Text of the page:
Scotland v Ukraine: What do the World Cup play-offs mean for Ukrainians? | Soccer News
Ahead of one of Dynamo Kyiv’s spring charity matches, a reporter asked Oleksandr Karavayev how he felt after reading about the situation in war-torn Ukraine.
“A low salute to our soldiers who are defending the Ukrainian land,” the defender of the Dynamo and Ukraine national team began to reply. He tried to continue, however, was choked with tears and couldn’t finish his sentence.
It was a moment that highlights the emotion every Ukrainian player will feel as fierce fighting continues across the country. Karavayev’s hometown of Kherson has been occupied since the start of the invasion and every day residents hear the sound of explosions.
It was a city to which Karavayev returned every year – not only to visit his parents, but also to organize a football tournament for children. Today, the 29-year-old is not even able to send medicine to his family because all valuable packages are confiscated by the Russian army.
Football, however, is playing its part in helping raise funds for war-affected Ukrainians. Earlier this year, Dynamo Kyiv played seven charity games across seven European countries – Poland, Turkey, Romania, Estonia, Switzerland, Croatia and Germany where a match in Dortmund brought in around €400,000.
Despite martial law and the ban on men between the ages of 18 and 60 leaving the country, the Ukrainian authorities have made an exception for footballers. Their goal is not only to raise charity funds, but the national team also wants to reach the World Cup and create a moment of happiness for a country that has been torn apart.
To do this, players need practice – something that has been rare. Despite this, defensive midfielder Taras Stepanenko – who saw his home village of Velyka Novoselytsia in the Donetsk region bombed and destroyed – hopes to repay these soldiers after revealing the key message from those on the front lines: “Our soldiers write to us regularly and ask for one thing only: to win the ticket for the World Cup.”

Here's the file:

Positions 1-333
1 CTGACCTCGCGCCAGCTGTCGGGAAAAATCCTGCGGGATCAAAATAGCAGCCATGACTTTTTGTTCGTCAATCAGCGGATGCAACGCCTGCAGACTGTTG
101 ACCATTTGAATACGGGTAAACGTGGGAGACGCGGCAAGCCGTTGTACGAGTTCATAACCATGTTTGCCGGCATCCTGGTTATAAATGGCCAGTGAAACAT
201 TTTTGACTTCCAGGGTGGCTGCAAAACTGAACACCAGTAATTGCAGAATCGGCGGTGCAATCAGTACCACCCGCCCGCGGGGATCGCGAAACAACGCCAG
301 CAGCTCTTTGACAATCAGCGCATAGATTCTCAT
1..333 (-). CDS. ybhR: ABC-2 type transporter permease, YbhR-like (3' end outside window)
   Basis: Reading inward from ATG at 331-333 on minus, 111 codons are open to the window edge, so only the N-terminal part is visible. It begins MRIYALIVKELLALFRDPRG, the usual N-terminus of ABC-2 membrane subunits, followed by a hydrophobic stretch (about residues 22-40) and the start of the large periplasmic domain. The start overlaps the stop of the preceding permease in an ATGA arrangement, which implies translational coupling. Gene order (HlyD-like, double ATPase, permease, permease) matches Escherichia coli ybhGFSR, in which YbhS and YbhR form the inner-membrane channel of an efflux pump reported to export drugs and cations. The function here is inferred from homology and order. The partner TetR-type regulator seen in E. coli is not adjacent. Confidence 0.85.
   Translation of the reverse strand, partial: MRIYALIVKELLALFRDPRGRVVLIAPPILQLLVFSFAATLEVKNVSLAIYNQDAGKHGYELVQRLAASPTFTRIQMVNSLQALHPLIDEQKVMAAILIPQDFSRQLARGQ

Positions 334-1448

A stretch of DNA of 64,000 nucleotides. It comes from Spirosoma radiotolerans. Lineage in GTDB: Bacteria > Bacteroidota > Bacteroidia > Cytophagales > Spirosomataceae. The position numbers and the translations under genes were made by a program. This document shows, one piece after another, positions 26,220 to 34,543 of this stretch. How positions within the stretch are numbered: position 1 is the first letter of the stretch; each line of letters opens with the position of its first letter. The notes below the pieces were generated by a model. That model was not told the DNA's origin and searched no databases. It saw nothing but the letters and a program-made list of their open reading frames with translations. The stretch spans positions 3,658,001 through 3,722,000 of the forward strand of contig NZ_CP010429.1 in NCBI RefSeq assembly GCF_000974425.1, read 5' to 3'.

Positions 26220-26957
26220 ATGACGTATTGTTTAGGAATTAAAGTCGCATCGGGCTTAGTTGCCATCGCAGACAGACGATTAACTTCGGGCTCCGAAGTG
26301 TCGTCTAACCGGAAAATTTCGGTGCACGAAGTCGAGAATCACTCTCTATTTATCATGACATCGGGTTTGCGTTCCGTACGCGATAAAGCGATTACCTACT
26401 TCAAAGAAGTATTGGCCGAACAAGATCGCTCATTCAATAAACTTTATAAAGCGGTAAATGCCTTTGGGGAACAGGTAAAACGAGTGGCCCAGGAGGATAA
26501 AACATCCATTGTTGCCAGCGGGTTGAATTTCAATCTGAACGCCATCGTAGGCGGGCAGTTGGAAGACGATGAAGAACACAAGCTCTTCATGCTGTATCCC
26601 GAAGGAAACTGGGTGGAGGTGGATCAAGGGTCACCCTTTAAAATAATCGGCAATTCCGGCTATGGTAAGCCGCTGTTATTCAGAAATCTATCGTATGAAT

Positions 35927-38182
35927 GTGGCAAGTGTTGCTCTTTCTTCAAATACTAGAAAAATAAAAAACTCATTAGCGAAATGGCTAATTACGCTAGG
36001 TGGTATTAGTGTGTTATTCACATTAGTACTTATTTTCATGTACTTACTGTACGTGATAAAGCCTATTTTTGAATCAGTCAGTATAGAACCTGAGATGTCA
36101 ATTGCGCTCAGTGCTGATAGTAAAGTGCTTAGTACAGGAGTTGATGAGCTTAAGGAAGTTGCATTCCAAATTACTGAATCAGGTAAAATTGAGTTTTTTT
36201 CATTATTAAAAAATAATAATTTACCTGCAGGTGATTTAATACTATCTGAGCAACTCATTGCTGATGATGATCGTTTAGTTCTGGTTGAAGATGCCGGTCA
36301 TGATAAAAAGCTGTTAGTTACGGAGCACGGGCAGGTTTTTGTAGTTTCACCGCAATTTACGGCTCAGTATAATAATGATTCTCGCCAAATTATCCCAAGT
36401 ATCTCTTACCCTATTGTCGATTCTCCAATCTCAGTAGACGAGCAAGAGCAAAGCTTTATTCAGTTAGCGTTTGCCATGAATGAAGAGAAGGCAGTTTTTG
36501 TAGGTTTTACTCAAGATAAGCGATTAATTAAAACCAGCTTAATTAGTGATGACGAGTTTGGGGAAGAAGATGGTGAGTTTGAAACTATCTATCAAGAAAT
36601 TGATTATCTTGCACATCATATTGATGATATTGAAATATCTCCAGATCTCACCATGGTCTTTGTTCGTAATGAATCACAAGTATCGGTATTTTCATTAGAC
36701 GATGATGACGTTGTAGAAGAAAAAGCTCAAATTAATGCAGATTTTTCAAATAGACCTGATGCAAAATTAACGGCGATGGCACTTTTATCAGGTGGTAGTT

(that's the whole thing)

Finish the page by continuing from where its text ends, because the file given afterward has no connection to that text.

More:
Only a handful of players have participated in regular competitions; Manchester City’s Oleksandr Zinchenko, Everton’s Vitaly Mykolenko, Eduard Sobol who just won the Belgian league title at Club Brugge, Benfica striker Roman Yaremchuk and Ruslan Malinovskyi of Atalanta.
Andriy Yarmolenko is another player who should be in the starting line-up regardless of how many minutes he has played for West Ham. He’s fiery, emotional, has a good left foot and has scored 44 goals, just four behind all-time record holder Andriy Shevchenko. Let’s hope these play-offs are the time when he can set a new record and bring joy to his native Chernihiv and the whole of Ukraine.
Speaking of Shevchenko, it was on June 30, 2021 that he raised both arms at Hampden Park as his side beat Sweden in extra time to reach the quarter-finals of the European Championships. Almost a year has passed and our new coach Oleksandr Petrakov, who replaced Shevchenko, has his own opinion on the team and tactics.
I have no doubt that on Wednesday the Ukrainian team will be cautious and disciplined in trying to counter Scotland’s tactics. However, after struggling to set up a friendly over the past week, it’s a mystery to all of us as to how the game will play out. What we do know, however, is that Ukraine will not be the underdog in spirit.
If you want to imagine what this match means for Ukraine, think back to the start of the invasion. Our head coach Petrakov wanted to join the territorial defense unit, take a machine gun and defend the country. The 64-year-old came to the military registration and enlistment office and was told, “We’ll get through this. And you better lead the team to the World Cup.”
Football is always on the minds of Ukrainians and I hope the sounds of celebration will resonate across the country on Wednesday.
#Scotland #Ukraine #World #Cup #playoffs #Ukrainians #Soccer #News